What is a significance of Actionable Claim: and what are the legal attributes thereof insofar as the law in India is concerned?
As the expression “Actionable Claim” itself denotes, it is a claim on which action lies for certain reliefs in the law courts. It excludes, the claims which have been already adjudicated or decreed so that no further action can be based thereon and also the claims, though actionable are secured by mortgage or pledge or hypothecation. This exclusion is reflected in the definition of “Actionable Claim” contained in Section 3 of The Transfer of Property Act.
Explain elaborately what the definition of “Actionable Claim” means by giving certain concrete examples in that behalf.
Essentially, an actionable claim is a claim to any debt or to any beneficial interest in movable property. Under the Transfer of Property Act, an actionable Claim excludes the claims to such debts as are secured by mortgage, hypothecation or pledge of immovable or movable and the claims to any beneficial interest in any movable property that is in the actual or constructive possession of the Claimants. Such debt or beneficial interest may be existing, accruing, conditional or contingent and it is a civil court which only can have jurisdiction to grant suitable relief/s in respect thereof. The definition though complex is logical and well reasoned. The significance of “actionable Claim” lies in its assignability.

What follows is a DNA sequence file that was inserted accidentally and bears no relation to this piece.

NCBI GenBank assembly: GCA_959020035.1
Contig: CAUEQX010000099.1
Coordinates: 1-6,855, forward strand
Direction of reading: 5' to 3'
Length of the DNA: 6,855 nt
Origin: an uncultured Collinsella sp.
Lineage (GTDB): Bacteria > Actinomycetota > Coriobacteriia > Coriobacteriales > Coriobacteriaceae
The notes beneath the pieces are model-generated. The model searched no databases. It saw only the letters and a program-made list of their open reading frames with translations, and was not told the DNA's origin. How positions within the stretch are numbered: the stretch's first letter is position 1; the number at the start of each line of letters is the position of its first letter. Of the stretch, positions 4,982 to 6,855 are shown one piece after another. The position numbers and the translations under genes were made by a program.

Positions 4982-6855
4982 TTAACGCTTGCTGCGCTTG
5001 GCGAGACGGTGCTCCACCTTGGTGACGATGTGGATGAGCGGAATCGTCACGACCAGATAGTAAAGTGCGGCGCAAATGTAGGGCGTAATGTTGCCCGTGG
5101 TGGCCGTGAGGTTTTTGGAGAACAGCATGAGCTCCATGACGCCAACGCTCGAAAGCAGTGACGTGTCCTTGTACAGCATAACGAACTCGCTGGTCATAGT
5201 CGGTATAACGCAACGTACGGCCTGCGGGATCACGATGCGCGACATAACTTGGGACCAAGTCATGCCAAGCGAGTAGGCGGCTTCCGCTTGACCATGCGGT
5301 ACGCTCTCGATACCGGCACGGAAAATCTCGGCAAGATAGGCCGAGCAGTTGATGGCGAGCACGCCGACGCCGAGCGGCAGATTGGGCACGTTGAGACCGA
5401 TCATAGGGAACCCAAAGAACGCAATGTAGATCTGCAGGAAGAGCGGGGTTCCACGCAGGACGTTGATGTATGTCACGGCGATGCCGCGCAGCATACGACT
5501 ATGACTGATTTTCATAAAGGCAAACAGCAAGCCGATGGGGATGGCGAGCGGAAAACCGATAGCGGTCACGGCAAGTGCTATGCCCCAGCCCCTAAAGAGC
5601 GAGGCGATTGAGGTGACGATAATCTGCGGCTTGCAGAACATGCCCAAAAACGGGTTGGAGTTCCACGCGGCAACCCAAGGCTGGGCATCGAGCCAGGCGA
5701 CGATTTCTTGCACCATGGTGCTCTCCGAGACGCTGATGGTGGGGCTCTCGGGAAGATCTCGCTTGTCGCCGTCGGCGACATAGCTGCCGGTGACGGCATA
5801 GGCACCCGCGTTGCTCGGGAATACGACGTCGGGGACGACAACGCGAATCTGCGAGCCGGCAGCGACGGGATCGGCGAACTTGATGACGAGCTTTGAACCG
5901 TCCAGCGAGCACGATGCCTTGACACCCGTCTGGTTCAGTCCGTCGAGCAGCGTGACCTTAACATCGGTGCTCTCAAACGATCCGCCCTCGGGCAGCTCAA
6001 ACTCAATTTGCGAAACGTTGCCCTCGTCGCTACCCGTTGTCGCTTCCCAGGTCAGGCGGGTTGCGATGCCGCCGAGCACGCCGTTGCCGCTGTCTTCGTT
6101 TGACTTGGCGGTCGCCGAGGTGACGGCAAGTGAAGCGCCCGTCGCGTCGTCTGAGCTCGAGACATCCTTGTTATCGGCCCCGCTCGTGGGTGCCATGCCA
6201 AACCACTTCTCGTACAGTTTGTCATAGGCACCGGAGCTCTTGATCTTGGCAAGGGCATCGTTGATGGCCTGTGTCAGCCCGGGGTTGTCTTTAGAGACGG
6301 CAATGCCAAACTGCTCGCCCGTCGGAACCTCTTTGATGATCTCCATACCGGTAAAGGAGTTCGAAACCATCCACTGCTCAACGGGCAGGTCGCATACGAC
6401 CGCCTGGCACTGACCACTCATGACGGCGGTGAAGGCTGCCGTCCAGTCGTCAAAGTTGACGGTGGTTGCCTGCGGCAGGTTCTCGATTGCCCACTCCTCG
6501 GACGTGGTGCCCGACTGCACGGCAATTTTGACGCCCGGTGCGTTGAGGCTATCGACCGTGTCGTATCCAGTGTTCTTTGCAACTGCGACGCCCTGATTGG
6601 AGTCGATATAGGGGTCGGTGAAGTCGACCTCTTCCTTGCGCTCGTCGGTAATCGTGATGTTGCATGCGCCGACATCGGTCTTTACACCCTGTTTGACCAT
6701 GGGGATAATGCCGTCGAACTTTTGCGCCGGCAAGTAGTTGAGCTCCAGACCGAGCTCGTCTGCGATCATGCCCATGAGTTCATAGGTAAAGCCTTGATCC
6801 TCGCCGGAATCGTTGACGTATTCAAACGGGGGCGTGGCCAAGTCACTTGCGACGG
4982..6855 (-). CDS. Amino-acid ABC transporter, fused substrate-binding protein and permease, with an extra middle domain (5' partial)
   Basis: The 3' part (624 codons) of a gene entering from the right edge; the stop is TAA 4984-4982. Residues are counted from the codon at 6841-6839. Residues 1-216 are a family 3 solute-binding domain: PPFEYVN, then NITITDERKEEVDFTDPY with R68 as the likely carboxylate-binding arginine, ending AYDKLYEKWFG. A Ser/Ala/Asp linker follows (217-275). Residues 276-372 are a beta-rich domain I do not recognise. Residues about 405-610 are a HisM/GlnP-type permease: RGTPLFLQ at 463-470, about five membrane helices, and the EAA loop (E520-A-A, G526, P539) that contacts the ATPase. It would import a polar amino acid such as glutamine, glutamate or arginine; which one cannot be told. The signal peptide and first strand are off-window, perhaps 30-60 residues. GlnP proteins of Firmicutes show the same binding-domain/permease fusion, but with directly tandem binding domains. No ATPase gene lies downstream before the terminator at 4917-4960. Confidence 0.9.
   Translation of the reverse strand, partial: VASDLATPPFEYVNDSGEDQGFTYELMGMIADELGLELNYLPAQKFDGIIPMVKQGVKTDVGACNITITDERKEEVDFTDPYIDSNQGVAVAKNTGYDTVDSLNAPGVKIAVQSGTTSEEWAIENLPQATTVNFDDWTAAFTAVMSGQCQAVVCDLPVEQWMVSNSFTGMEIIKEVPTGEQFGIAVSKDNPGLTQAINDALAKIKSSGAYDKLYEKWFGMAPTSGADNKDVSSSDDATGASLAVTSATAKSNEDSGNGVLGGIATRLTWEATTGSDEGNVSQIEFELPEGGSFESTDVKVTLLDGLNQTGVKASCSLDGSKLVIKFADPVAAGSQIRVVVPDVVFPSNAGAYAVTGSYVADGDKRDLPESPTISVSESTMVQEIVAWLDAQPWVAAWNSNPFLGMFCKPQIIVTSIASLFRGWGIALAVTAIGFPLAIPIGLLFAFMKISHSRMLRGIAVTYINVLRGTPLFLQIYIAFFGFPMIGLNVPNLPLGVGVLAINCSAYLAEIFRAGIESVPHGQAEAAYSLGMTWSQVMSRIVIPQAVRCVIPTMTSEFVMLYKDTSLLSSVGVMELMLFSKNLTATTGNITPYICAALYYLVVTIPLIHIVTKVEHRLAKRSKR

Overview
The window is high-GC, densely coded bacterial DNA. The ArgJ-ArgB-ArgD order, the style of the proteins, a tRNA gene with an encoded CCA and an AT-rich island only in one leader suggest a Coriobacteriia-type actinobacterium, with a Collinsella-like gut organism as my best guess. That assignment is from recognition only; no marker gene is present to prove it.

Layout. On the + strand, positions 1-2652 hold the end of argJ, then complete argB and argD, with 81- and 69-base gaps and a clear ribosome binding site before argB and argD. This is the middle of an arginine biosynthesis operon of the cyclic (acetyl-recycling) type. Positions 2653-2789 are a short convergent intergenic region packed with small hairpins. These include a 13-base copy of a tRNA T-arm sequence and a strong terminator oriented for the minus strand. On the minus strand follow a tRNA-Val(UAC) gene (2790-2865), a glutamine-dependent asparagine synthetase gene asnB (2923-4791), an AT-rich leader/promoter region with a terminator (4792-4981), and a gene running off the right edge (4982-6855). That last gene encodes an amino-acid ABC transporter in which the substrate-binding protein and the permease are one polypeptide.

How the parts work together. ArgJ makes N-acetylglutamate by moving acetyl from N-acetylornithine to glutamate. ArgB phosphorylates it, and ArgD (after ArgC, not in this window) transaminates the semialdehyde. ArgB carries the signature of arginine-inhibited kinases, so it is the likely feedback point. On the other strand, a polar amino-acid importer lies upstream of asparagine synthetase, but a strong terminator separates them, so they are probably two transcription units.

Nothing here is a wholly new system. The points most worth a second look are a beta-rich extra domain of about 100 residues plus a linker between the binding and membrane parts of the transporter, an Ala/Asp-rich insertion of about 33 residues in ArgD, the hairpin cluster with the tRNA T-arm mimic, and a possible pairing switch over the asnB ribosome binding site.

Debts secured by mortgage etc. are excluded from the definition of “Actionable Claim” because such debts are not the claims to property but the property itself. Similarly, all claims under the contract are excluded except claims to the payment of liquidated sums of money or debt or price.
Examples of “Actionable Claims“
- The benefit of a contract giving an option to purchase the land;
- Claim for arrears of rent;
- Claim for rent to fall due in future;
- The benefit of executory contract for the purchase of goods;
- An option to repurchase the properties sold;
- An endorsement on the back of a contract for the purchase of goods by the purchaser that he had sold all his rights and interest in the contract to a person named;
Examples of Claims that are not actionable
- A claim which is decreed;
- The right to sue for accounts and to recover money which might be found due on taking accounts from an agent;
- A claim for main profits;
- Relinquishment of interest of a retiring member of joint Hindu family business in favour of the continuing co-parcener/s;
- A mere right to sue